Shame then that some of the biggest tech companies in the world are invested in a race to unveil the world’s first viable quantum computer 

We are on the cusp of computer technology that defies any semblance of logic. For those wondering, quantum computing is a new type of computing architecture that will make our devices thousands of times faster than they are today. If you, like us, are wondering how that’s even possible given that our computers are incredibly fast already, here’s a quick primer on quantum computing: In order to solve a problem, the computers we currently use rely on their ability to run through a whole host of all possible solutions until it finds one that works.

For example, if you’re looking for a name on a phonebook of seven million names, you’d have to go through each name one at a time until you find a match. Similarly, classic computers work using bits – single pieces of information that exists as either one or zero. However, quantum bits (qubits) can exist as both zeros and ones simultaneously, thanks to quantum superposition. In simple English, a quantum computer is capable of checking for all possible solutions to a problem at one time.

Now, this may not be a big deal for the average user who spends his time browsing or working on excel, and that’s okay. Quantum computers aren’t for browsing the Internet, checking email, or running standard software. Instead, they rely on the underpinnings of quantum mechanics, a branch of physics that’s defied conventional understanding for about 100 years, to manipulate individual particles and solve previously unsolvable problems. Therefore, the time it takes to crunch a data set is significantly reduced. We create about 2.5 exabytes of data every day. That number is equivalent to the content on 5 million laptops. Quantum computers will make it possible to process the amount of data we’re generating in the age of big data.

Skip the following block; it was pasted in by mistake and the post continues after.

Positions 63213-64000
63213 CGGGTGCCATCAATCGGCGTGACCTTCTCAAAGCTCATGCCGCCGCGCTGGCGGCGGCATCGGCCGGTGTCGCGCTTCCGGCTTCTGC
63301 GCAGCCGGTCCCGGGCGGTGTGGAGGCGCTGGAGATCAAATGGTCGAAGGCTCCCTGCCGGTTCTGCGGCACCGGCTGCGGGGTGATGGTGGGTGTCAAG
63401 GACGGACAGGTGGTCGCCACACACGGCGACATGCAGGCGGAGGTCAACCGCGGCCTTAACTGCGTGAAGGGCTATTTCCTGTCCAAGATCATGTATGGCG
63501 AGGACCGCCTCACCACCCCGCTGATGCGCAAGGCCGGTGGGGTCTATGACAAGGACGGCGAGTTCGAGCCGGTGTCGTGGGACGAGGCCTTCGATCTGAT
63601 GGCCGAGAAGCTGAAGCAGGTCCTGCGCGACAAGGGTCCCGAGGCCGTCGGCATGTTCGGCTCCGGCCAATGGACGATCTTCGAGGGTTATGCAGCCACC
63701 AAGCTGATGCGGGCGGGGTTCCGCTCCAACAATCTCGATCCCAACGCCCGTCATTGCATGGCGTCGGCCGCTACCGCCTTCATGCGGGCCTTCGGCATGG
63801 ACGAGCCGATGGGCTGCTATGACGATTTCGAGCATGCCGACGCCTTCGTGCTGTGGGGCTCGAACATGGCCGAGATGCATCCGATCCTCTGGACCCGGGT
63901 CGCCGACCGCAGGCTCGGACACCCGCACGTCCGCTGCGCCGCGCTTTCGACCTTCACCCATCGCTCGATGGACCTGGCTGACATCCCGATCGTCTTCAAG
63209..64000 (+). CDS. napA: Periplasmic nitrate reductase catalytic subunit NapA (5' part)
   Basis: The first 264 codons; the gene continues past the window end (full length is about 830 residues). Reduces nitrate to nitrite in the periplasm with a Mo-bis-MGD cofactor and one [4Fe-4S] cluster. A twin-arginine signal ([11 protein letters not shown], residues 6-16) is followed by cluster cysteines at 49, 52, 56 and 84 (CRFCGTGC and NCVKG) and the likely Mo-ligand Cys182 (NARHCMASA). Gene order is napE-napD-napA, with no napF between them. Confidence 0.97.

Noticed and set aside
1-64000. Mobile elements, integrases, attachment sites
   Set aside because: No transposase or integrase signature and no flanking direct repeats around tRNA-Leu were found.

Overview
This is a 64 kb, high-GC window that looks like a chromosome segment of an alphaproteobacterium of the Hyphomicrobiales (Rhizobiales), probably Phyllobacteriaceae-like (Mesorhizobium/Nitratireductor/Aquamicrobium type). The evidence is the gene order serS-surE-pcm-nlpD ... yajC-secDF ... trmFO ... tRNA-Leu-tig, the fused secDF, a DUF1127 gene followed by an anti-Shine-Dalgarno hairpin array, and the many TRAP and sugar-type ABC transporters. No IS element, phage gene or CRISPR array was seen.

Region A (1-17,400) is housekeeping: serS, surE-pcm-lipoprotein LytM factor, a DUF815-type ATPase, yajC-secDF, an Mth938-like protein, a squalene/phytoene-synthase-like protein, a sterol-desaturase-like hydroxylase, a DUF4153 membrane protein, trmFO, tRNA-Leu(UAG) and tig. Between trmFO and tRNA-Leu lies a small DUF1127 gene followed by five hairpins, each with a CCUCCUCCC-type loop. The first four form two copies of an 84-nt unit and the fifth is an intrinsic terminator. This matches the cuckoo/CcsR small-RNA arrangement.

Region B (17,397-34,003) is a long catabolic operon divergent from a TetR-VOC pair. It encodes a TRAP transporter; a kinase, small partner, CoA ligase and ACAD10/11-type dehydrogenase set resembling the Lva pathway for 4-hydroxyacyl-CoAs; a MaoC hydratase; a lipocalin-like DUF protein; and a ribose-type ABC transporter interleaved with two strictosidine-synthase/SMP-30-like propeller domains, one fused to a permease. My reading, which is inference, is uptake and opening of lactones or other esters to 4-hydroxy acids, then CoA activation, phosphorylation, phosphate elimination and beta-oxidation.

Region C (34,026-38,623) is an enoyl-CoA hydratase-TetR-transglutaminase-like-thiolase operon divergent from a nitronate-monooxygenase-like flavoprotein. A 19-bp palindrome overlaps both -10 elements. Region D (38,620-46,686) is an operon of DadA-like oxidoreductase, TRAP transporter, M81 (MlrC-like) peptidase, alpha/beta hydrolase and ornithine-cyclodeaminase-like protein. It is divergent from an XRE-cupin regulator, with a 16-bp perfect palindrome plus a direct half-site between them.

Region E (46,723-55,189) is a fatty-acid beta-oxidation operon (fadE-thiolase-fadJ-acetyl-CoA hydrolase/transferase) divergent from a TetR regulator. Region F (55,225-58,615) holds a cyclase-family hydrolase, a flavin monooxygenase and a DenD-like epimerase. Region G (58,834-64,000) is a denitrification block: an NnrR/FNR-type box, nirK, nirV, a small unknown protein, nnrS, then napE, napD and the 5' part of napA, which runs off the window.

It’s not all good news though. With great power comes great responsibility and this perceived superpower could pose a major threat to cyber security. For those who aren’t privy to the inner workings of cyber security, encryption algorithms in today’s world rely on tedious math problems that are impossible to solve. Most feature numbers that are hundreds of digits long. Something like that would be a cakewalk for a single quantum computer. As such, quantum computers would be able to crack many of today’s encryption techniques and render our entire system of cyber security obsolete. The hope is that these quantum computers will help create new, quantum methods of encryption that would, in theory, be hack-proof. Still, the fear is that they will be used for bad before they’re used for good.

Quantum computing and Bitcoin

The Bitcoin and quantum computing link

And that, ladies and gentlemen, is where Bitcoin could suffer. You see, the scorching-hot cryptocurrency – which is now valued at a new all-time high of over $9,710.39 – works on a little technology known as blockchain – the decentralized digital ledger tech is built upon a peer-to-peer network, and it is far more secure than the centralized systems used by traditional banks and financial institutions. According to a study by Divesh Aggarwal and his colleagues from the National University of Singapore (NUS), quantum computers could undermine and even exploit Bitcoin’s security protocols. Maybe you should use your bitcoin to buy that Dubai apartment sooner rather than later. As mentioned previously, Bitcoin isn’t the only phenomenon that could suffer.